Jenkins, Henry. 2008. Convergence culture. New York: New York University Press.

    Macpherson, Crawford Brough. 1973. Democratic theory. Oxford: Oxford University Press.

    Pateman, Carole. 1970. Participation and democratic theory. Cambridge: Cambridge University Press.
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  • So if content spread when it can be appropriated to meet the expressive needs of individuals within social systems, the question becomes, how do you create content that encourages this type of personalization?\n\nJohn Fiske’s proposed that texts became popular when they were producerly, when they gave up some control over its meaning, and left structures open-ended enough to allow diverse excess of potential interpretations, with which communities to appropriate them and leverage them to express local meanings and articulate their specific concerns. \n\n
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  • \nIdentifies movement participants as heroes, heroines full of courage, merit, self-sacrifice, and good citizenship\n\nCollective identities come to form part of an individuals’ self-identity through both a process of identity convergence and identity construction. That is, an individual may already have a self-understanding that resonates with the movements’ dominant identity. Identity construction refers to the process through which personal and collective identities are aligned, such that individuals regard engagement in movement activity as being consistent with their self-conception and interests. If not, the individual can engage in various processes of incorporating that identity into his/her own.\n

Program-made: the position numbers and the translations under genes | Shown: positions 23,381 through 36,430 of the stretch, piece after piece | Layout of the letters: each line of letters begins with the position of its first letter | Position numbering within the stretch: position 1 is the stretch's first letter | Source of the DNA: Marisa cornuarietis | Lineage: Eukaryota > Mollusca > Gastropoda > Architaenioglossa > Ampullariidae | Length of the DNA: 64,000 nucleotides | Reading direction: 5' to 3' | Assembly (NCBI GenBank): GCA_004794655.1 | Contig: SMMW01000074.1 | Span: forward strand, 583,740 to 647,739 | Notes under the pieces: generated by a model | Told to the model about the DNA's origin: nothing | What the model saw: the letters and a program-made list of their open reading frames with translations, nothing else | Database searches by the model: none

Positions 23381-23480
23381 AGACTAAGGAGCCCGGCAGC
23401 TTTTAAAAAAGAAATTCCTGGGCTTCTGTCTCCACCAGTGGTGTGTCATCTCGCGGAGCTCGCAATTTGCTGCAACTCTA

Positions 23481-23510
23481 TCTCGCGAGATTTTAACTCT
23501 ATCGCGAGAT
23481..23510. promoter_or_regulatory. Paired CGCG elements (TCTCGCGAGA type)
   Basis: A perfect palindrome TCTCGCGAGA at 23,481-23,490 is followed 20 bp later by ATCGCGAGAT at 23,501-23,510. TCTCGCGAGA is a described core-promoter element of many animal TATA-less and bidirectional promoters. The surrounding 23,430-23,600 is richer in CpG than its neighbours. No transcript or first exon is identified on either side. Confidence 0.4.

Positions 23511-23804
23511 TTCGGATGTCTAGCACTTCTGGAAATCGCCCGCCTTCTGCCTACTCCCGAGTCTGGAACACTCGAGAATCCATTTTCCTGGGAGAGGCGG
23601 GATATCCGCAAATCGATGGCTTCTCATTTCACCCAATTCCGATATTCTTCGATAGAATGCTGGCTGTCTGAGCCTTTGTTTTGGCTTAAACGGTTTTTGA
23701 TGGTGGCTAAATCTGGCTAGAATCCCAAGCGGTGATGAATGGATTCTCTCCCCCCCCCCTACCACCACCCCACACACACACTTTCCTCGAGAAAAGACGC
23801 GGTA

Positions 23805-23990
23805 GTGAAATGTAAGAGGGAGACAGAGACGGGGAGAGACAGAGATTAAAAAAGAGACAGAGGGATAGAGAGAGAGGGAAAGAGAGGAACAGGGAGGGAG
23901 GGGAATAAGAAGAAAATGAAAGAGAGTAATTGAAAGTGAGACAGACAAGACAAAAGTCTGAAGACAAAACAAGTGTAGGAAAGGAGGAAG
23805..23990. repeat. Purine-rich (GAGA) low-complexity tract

• Video: http://www.youtube.com/watch?v=X0p9pMX-0lA&feature=related\n \n“Trail of Dreams”: \nWebsite: http://www.trail2010.org/\n4 students; 1500 mile journey Florida-Washington DC\nInspired solidarity walks in California, New York, & Arizona\nDocument journey through blogs & video\n
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  • Ica -af edits

    1. 1. Circulation vs.Distribution
    2. 2. “The radio would be the finest possible communication apparatus in public life, a vast networkof pipes. That is to say, it would be if it knew how toreceive as well as transmit, how to let the listener speak as well as hear, how to bring him into a relationship instead of isolating him. On this principle the radio should step out of the supply business and organise its listeners as suppliers."